The call for an audit of Facebook’s metrics comes a week after the social network acknowledged inflating its video metrics.
The e-retailer announces streaming deals for U.K. and Xbox consumers.
Amazon.com Inc. this week announced two deals that increase the TV and movie content available to online shoppers through the e-retailer.
Amazon, No. 1 in the Internet Retailer Top 500 Guide, launched the Amazon Instant Video app for Xbox Live Gold subscribers. That means consumers with the Microsoft Corp. gaming console who sign up for the Xbox online service can download the app for free to watch movies and TV episodes via the console. Consumers who are members of Amazon Prime—the e-retailer’s $79 annual membership program that gets members two-day shipping on all orders—also can use the app to watch for free some 17,000 titles. In all, Amazon says it sells more than 120,000 movies and TV episodes.
“Amazon Instant Video on the Xbox 360 console is among one of the most requested video features from our customers, so we are excited to offer yet another way for customers to enjoy Amazon Instant Video,” says Anthony Bay, Amazon’s vice president for video.
The Xbox app enables consumers not only to use the console’s controls to stream videos, but create what Amazon calls a “watchlist” that helps those consumers keep track of content they want to watch. The app also helps consumers to switch from one device to another for streamed content—for instance, by starting a movie on a Kindle Fire tablet, then picking up where the movie left off via the Xbox.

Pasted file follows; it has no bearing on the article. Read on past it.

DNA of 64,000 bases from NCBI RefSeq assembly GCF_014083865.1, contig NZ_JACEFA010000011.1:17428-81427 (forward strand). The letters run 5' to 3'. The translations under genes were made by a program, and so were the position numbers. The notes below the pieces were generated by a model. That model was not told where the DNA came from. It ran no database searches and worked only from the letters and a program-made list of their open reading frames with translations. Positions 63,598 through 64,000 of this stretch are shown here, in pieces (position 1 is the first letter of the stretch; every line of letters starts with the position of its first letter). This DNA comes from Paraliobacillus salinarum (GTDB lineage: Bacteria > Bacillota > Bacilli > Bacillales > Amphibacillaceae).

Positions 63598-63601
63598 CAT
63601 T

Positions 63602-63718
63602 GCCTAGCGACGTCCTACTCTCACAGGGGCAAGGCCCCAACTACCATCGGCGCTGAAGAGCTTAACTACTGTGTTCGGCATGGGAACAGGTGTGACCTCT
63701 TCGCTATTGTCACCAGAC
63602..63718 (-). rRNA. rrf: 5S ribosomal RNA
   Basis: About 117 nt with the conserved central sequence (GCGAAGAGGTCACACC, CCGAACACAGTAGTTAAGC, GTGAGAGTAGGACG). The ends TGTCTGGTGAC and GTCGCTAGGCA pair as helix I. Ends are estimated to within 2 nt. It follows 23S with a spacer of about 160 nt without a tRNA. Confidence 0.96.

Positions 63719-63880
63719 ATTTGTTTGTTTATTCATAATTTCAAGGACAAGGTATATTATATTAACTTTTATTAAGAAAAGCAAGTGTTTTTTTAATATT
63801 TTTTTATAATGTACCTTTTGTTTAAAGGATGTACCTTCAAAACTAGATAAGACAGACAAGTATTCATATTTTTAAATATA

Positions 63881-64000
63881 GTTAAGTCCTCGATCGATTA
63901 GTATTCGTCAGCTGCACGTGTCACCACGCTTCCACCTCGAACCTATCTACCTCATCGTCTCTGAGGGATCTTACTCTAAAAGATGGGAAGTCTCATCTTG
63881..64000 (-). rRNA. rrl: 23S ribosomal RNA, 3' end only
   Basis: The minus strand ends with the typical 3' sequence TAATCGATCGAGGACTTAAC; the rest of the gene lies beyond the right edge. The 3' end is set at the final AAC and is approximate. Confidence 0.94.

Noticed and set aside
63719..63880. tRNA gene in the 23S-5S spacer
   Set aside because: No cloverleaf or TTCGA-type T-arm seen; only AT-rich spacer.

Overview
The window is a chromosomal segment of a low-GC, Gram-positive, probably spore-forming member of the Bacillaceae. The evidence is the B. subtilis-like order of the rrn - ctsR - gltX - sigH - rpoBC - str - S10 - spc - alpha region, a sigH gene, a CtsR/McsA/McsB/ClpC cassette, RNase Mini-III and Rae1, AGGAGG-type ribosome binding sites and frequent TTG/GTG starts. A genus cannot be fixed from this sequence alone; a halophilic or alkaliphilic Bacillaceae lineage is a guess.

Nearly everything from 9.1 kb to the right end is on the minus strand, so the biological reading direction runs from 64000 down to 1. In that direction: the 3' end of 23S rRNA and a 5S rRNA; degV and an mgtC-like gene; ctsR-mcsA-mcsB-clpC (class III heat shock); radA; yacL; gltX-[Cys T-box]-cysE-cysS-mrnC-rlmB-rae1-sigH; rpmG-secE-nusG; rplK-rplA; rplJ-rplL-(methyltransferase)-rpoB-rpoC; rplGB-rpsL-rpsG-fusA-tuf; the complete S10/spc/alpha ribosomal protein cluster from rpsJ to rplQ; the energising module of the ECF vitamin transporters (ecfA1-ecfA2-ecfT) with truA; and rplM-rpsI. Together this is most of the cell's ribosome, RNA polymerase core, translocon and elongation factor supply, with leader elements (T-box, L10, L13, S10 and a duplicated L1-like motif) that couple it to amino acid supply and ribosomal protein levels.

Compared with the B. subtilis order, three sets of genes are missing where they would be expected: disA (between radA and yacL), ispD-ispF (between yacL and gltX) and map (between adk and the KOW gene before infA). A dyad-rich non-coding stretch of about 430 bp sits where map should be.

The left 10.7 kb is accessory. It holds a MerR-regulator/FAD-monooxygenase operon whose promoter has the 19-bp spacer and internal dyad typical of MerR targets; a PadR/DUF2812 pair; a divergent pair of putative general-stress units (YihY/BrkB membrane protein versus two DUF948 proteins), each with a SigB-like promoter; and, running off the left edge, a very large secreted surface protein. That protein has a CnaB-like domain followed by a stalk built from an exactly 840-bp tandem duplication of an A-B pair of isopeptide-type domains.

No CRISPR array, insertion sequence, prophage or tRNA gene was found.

Amazon also announced today that its United Kingdom-based streaming film service, LoveFilm International Ltd., has signed a multi-year deal with NBC Universal Television Distribution to provide content to LoveFilm subscribers. Amazon did not say how many titles the deal involves.
LoveFilm, which was acquired by Amazon in February 2011, says it has some 2 million members in the United Kingdom, Germany, Sweden, Denmark and Norway. LoveFilm’s subscription service starts at 4.99 pounds ($7.75) per month and includes physical DVD rentals via postal mail.